*11 I view this case as the equivalent of someone who asserts a claim for patent infringement without first seeking and obtaining a patent from the Patent and Trademark Office (“PTO”). The court would have no authority to recognize a common law right to a patent. It is not that the PTO would have primary jurisdiction to issue a patent, it is the only entity with any authority to issue a patent. And the right to go to court claiming infringement is predicated on the PTO having first done so. If the party had failed to receive a patent from the PTO before filing its infringement suit, a court considering the action would have to dismiss the action for failure to state a claim because the plaintiff could not demonstrate the underlying property right necessary to allege infringement of that right. Similarly, here, the court cannot provide the requested remedy because the Wyandot Nation of Kansas has not been recognized by the Secretary of the Interior and placed on the Secretary’s list of federally-recognized tribes; the Wyandot Nation of Kansas, therefore, has failed to state a claim on which relief can be granted because it cannot demonstrate that it has met the conditions precedent to pursuing its claim. The statutory right to an accounting is tied to the Secretary of the Interior’s list of federally recognized tribal entities and cannot be authorized for a tribe that is not on that list.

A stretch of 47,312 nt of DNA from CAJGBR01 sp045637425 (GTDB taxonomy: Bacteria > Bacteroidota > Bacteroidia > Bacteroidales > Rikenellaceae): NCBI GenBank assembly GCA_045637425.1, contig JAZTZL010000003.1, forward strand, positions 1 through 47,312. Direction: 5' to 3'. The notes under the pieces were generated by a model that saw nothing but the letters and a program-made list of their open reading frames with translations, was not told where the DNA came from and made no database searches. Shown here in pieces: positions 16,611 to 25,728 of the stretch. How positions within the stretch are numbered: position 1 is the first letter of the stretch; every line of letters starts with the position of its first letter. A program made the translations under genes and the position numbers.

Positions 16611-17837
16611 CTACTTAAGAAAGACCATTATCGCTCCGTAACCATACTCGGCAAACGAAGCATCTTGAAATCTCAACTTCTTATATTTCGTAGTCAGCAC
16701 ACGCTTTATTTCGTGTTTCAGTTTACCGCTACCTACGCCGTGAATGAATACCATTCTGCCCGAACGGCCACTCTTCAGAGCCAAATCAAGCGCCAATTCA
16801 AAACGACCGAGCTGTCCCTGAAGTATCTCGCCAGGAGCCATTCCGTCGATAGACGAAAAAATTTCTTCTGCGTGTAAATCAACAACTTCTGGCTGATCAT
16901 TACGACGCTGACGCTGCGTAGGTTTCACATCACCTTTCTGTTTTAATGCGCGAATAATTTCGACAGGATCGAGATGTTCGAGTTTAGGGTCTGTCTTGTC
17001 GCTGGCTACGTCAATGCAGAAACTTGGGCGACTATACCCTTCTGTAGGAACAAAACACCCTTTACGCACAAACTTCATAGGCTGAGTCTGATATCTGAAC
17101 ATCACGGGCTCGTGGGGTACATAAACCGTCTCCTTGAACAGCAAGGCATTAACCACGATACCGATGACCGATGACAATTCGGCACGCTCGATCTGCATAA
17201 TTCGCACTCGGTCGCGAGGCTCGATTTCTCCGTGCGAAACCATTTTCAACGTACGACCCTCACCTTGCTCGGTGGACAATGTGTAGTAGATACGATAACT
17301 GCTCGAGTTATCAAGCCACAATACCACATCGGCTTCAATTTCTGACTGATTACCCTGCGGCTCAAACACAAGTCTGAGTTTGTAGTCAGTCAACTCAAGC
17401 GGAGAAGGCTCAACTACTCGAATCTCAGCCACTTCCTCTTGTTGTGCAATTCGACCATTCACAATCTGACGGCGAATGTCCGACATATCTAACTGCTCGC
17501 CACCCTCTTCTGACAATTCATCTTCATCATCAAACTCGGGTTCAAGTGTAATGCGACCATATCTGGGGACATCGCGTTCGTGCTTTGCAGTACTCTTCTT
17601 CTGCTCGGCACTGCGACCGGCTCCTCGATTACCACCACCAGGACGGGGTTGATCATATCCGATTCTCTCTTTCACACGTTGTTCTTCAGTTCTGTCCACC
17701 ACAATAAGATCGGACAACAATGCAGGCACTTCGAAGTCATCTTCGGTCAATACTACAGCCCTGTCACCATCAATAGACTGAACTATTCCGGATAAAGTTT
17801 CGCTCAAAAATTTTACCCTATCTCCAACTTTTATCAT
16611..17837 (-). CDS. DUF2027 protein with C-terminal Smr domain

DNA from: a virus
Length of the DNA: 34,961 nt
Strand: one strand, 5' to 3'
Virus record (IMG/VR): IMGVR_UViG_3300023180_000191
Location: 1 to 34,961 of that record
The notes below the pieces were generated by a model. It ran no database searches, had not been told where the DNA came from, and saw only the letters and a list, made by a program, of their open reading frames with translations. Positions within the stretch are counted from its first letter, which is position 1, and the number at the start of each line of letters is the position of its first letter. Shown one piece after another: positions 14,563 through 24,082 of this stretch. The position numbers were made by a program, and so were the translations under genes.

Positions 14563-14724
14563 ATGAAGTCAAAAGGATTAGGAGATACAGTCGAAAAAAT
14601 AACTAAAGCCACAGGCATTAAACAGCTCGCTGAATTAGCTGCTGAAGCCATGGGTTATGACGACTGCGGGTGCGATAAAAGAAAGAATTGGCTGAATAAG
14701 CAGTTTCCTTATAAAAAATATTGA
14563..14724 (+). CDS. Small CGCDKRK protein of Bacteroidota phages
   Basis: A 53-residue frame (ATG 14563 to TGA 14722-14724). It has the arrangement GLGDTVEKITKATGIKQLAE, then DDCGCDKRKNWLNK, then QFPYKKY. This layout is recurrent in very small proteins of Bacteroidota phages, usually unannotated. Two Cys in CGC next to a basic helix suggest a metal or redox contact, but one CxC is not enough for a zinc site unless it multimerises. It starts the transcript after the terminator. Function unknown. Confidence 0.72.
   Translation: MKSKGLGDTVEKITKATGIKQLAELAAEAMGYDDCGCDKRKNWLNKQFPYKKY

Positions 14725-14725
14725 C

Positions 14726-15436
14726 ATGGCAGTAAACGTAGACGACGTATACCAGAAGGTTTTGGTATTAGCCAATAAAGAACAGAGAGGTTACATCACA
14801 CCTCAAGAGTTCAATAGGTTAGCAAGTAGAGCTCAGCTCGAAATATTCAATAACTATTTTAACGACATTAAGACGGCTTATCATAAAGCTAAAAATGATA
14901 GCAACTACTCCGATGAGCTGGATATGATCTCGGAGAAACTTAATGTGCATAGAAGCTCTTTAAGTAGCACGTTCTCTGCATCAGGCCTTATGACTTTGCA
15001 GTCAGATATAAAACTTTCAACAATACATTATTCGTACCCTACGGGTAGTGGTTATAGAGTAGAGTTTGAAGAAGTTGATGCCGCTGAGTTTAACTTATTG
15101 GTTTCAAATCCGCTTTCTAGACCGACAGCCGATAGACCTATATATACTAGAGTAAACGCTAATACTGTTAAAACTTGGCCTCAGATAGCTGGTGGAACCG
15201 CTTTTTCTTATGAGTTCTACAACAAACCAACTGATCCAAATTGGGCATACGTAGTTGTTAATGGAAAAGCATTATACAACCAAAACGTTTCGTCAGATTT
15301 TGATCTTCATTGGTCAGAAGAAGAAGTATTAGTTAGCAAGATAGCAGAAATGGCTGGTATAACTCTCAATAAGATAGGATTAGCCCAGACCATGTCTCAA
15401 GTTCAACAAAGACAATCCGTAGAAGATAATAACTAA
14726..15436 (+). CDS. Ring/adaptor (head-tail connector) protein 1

While I agree with the majority that reference to tra-ditional notions of “exhaustion” does not really fit the circumstances here, neither do notions of primary jurisdiction.
I would affirm because the Wyandot Nation of Kansas has not asserted a claim upon which relief can be granted by the claims court.
Appellant alleges that during the settlement ne-gotiations of its 2005 lawsuit, Wyandot Nation of Kansas v. Norton, Case No. 1:05-cv-02491-THF (D.D.C.), “the Federal Government repeatedly promised to provide an accounting of the Wyandot Nation’s trust funds and non-monetary trust funds.” Appellant Br. 30. This refers to the fact that the government made non-binding offers for an accounting. There is no allegation here that these offers were accepted.
“[W]e may affirm the Court of Federal Claims’ judgment on any ground supported by the record.” Music Square Church v. United States, 218 F.3d 1367, 1373 (Fed. Cir. 2000).